Proponents of Constitutional Initiative 121 are off to a slow start, with few signatures collected and little money raised.

“The biggest factor for folks like us who do not have paid signature gatherers is the weather,” said Matthew Monforton, an officer with the Cap Montana Property Taxes committee, noting the cool month of April. “We depend on volunteers to get out and get the signatures for us. If there’s bad weather, then that’s a huge challenge for us.”

A report from the Montana Secretary of State’s Office showed that as of last Thursday, just 243 valid signatures had been processed. To qualify for the November 2022 ballot, proponents must collect more than 60,000 valid signatures by June 17.

“We still think we’re going to get a flood of signatures in May and the first couple of weeks of June, and we do have a number (of signatures) that we haven’t turned in yet,” Monforton said.

CI-121 aims to cap residential property taxes, but it has drawn wide and bipartisan opposition.

Proponents argue it will limit “runaway property tax hikes.” Detractors have agreed a taxing problem exists in Montana, but they argue CI-121 isn’t a good solution, in part because it will shift the tax burdens to other payers, such as businesses and agricultural properties.

According to its May 2 finance report, the committee in support of CI-121 raised just $550 in the period from March 26 to April 25. It had spent $1.09 in the same period and had $1,468.77 in the bank.

By comparison, the “Know the Consequences: No on CI-121” committee had raised $20,000 in the same period, spent $43,894 and still has $54,276 to spend. The Know the Consequences treasurer could not be reached for comment via the phone number on file with the committee report; the number reached the Montana Federation of Public Employees, and a spokesperson there was not immediately available for comment on the report.

The focus by the committee for CI-121 has been on gathering signatures, not dollars, Monforton said. He said the group opted against paying for the work of collecting signatures because enough homeowners expressed interest in the initiative — and “desperation” related to property taxes.

He also said he doesn’t believe the most recent results indicate the measure won’t qualify for the ballot: “Quite the contrary. We’re confident that May and June are going to be strong collection times for us, and that’s traditionally the case in Montana. You usually get your signatures when it’s warm as opposed to when it’s cold.”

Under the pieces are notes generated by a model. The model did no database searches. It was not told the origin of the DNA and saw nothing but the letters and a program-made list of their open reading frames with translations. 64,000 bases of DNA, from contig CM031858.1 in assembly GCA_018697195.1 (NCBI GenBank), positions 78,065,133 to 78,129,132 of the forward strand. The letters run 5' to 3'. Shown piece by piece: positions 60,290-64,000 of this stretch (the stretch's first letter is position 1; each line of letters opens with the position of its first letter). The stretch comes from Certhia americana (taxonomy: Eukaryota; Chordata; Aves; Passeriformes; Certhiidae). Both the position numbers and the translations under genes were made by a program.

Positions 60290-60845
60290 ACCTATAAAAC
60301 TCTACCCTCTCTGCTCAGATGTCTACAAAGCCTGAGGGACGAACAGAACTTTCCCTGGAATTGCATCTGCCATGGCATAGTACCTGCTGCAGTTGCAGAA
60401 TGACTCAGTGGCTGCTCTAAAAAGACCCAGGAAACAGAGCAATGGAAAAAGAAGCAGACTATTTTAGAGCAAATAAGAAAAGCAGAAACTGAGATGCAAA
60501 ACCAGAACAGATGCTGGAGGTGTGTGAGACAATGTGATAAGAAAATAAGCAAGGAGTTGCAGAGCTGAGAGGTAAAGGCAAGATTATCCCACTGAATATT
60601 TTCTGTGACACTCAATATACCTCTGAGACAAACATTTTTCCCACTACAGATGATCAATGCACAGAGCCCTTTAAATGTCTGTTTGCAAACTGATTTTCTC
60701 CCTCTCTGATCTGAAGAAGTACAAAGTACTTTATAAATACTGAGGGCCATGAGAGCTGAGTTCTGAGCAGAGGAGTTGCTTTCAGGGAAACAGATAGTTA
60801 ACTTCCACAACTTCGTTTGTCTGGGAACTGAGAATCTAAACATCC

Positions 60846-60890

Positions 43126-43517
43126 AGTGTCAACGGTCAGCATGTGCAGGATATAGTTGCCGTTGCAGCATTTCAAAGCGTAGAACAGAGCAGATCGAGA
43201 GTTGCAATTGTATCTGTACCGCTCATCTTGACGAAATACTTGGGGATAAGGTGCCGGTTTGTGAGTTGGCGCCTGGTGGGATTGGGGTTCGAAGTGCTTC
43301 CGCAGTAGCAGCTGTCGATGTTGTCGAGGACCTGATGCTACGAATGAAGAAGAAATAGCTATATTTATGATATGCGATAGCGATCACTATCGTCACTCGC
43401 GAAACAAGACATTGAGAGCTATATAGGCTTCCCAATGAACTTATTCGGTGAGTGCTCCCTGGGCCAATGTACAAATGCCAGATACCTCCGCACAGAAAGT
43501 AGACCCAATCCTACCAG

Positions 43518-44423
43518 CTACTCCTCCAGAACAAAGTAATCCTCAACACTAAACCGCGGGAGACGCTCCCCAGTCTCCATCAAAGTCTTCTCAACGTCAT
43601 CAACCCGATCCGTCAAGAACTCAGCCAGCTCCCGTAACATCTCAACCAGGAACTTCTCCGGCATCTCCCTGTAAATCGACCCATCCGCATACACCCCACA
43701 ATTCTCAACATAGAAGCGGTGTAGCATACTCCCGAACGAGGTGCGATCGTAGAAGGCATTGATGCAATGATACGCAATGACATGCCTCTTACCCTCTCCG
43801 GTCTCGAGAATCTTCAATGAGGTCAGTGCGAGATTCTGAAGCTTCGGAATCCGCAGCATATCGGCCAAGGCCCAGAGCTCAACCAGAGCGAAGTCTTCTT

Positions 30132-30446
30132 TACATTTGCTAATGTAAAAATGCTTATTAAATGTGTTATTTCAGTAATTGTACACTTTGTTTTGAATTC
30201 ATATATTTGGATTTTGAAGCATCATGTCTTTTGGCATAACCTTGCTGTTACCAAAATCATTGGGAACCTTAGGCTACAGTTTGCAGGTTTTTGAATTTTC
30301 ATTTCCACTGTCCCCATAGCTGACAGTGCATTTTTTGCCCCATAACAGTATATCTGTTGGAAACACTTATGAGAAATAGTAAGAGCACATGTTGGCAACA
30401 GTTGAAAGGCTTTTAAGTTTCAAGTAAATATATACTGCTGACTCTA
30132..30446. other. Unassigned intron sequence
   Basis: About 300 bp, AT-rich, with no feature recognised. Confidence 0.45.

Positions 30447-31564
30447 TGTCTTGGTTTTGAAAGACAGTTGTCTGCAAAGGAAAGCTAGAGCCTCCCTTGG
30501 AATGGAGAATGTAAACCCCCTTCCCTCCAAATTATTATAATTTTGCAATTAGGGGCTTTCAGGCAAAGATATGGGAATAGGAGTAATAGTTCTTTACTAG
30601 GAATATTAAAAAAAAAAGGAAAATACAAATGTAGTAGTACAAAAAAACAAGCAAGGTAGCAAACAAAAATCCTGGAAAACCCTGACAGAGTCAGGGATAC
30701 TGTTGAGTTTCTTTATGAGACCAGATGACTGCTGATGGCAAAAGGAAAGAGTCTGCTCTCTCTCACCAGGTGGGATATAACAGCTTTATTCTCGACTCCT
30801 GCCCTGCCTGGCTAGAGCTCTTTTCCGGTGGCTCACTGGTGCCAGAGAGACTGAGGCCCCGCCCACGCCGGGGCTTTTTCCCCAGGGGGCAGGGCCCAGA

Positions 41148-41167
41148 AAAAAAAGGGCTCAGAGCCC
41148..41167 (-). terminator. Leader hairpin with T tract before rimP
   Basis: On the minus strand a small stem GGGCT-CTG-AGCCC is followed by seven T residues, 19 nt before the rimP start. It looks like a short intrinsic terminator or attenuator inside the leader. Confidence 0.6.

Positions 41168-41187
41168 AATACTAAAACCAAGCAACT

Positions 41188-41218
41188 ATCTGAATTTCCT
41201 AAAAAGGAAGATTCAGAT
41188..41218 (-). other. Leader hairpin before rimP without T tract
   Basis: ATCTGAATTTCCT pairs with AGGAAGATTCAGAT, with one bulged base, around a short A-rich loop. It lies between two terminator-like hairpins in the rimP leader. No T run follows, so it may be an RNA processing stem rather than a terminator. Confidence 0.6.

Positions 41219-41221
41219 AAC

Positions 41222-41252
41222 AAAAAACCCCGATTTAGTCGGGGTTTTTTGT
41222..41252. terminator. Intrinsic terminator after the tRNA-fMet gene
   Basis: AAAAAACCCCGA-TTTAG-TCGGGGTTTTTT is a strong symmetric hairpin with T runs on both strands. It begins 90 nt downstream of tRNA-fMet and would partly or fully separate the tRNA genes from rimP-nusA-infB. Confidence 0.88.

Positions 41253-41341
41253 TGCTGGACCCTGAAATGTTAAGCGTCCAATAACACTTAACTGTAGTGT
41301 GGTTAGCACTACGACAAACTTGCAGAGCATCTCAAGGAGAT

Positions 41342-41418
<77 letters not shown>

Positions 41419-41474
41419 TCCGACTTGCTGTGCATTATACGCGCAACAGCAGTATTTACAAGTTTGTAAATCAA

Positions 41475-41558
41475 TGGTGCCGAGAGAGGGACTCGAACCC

Monforton, a Bozeman lawyer, also pointed to a legal challenge as a factor in slowing signature gathering. In January, a group of plaintiffs including the Montana Federation of Public Employees and Montana Farmer’s Union sued the State of Montana and sponsors Monforton and Troy Downing, also state auditor, over the initiative.

The plaintiffs argued a newly enacted law, House Bill 651, created a different process for the state to approve the CI-121 petition for signature gathering and defendants failed to follow it. Last week, however, the Lewis and Clark County District Court found in favor of the defendants and said HB 651 applies only to initiatives to amend or enact statutory law, not to constitutional initiatives.

Prior to the order granting the state’s and Monforton’s motions for summary judgment, however, the court had issued a temporary restraining order, and Judge Christopher Abbott scolded Monforton for leaving up the CI-121 website while the order was in effect. 

“The rule of law requires parties — especially parties who are experienced members of the bar — to make every effort to ensure compliance even with those court orders with which they vociferously disagree,” the order said.

The judge said sanctions are not appropriate, but the plaintiffs’ related “concerns were neither frivolous nor brought in bad faith.” The judge also noted both sides’ interpretations of HB 651 had merit: “On their face, neither argument is unreasonable.”

The Montana Federation of Public Employees said Tuesday it has not decided whether to appeal the decision.

But Monforton noted the temporary restraining order did prevent proponents from being able to gather signatures for some time. He said now that the judge has found the legal challenge “brought by the special interests in Helena have no basis,” he believes other supporters will feel free to help the effort.

“Now that that cloud has been removed, we’re anticipating those people are going to come off the sidelines and help us considerably in May and early June,” Monforton said.